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Edgecombe school district pursues new teacher recruitment plan

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By Amelia Harper
Staff Writer

Monday, December 5, 2016

TARBORO — Edgecombe County Public Schools is pursuing a new way to recruit and retain teachers that may lead to promotions and increased pay potential for high-achieving teachers in the district.

The school system has embarked on a relationship with a Chapel Hill-based company called Public Impact in order to promote what the organization terms “opportunity culture schools” within the district. Public Impact defines “opportunity culture” as “extending the reach of excellent teachers and their teams to more students, for more pay, within budget. Teachers gain time to plan and collaborate, everyone gets more support, and students get personalized, high-standards instruction.”

Edgecombe County Public Schools Superintendent John Farrelly explained the program to school board members at a special workshop session held last week. Farrelly was enthusiastic about the relationship with Public Impact, one which he referred to as a “talent performance enhancement and recruitment strategy.”

The program trains top-performing teachers to serve in a variety of leadership roles in which they oversee multiple classrooms or mentor multiple teachers who need to improve their own teaching strategies. The strategy will allow excellent teachers to be promoted and earn additional pay without being forced to leave the classroom and advance to administrative roles with less day-to-day student impact, Farrelly said.

“I see a lot of advantages to working with Public Impact,” Farrelly said. “Their track record in other areas where they have used this has produced data that is off the charts. It also provides career opportunities for young teachers that are not available in nearby counties. We will be one of the few school system to offer this in the state and the only one in northeast North Carolina, so I think this will be a good recruiting tool.”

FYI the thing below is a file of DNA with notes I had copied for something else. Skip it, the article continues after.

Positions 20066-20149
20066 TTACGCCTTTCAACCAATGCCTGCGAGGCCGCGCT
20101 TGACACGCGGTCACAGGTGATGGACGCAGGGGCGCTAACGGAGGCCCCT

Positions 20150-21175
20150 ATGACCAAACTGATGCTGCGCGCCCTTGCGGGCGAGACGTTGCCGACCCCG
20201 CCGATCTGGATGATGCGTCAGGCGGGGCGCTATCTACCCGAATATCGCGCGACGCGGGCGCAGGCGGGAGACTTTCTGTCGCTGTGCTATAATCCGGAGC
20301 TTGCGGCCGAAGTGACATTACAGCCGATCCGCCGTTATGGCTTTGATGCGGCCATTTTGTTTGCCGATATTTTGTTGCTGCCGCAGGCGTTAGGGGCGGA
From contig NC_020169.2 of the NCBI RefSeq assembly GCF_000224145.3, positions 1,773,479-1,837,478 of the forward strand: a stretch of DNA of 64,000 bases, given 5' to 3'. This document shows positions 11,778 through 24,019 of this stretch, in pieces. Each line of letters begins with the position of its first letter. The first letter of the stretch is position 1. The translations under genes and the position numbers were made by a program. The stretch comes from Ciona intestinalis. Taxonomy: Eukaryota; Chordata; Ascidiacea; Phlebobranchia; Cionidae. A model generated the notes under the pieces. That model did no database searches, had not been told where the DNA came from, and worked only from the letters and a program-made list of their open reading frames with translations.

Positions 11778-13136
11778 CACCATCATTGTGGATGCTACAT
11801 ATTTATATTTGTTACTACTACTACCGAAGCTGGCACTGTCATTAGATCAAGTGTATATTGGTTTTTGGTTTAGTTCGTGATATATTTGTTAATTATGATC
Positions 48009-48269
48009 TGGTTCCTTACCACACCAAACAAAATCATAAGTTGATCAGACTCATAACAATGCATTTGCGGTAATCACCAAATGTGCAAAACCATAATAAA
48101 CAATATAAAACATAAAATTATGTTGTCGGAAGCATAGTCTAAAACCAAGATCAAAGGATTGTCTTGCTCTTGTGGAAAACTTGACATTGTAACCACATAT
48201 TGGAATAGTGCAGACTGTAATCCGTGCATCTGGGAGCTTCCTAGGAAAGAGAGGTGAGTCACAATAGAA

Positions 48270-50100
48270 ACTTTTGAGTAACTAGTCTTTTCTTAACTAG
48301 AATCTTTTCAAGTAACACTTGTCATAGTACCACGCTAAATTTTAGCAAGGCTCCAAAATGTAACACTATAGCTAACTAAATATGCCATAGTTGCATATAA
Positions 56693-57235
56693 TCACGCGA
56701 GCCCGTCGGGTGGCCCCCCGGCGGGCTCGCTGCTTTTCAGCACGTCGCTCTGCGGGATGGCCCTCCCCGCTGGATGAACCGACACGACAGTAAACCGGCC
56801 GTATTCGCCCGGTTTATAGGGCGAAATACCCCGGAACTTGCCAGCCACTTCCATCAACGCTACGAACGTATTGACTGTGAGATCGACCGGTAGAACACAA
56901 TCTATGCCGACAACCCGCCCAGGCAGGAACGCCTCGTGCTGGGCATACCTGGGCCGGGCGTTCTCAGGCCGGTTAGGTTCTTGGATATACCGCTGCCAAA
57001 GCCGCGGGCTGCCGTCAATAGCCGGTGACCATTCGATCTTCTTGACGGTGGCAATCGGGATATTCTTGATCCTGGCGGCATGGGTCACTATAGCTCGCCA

Edgecombe County Public Schools has been plagued with a teacher recruitment and retention problem for sometime, primarily due to its lack of ability to compete with the supplements offered by other counties within driving distance. The most recent North Carolina School District Report Card indicates that the teacher turnover rate for Edgecombe County during the 2015-16 school year was 27 percent, more than twice the state average of 13 percent.

Farrelly said he plans for the “opportunity culture” strategy to be rolled out in three yearly phases across the district beginning next year: first, on the north side feeder pattern area; secondly, in the Tarboro and Princeville feeder pattern; and thirdly, on the south side of the district.

The cost of the involvement of Public Impact will be roughly $35,000 the first year and will increase as the program expands. Bryan Hassel, co-director of Public Impact, said he expects most of the cost to be covered by grants the school system is pursuing or through professional development funding from the state.

School board member Marva Scott said she is eager to see the results of the program.

“We have to move forward,” Scott said. “These are changing times. I am excited to see what this will bring to our county.”

Edgecombe County school board chairwoman Evelyn Wilson said she was glad to see the program begin on the north side of the district, an area that she said traditionally has been given less priority in the past. She also is confident that the program will improve the school district as a whole.

“I see this as a win-win situation,” Wilson said. “I think it will impact student achievement and will be the ultimate recruitment tool we can use in attracting new teachers. This will make us stand out and lead to great gains.”

 

 

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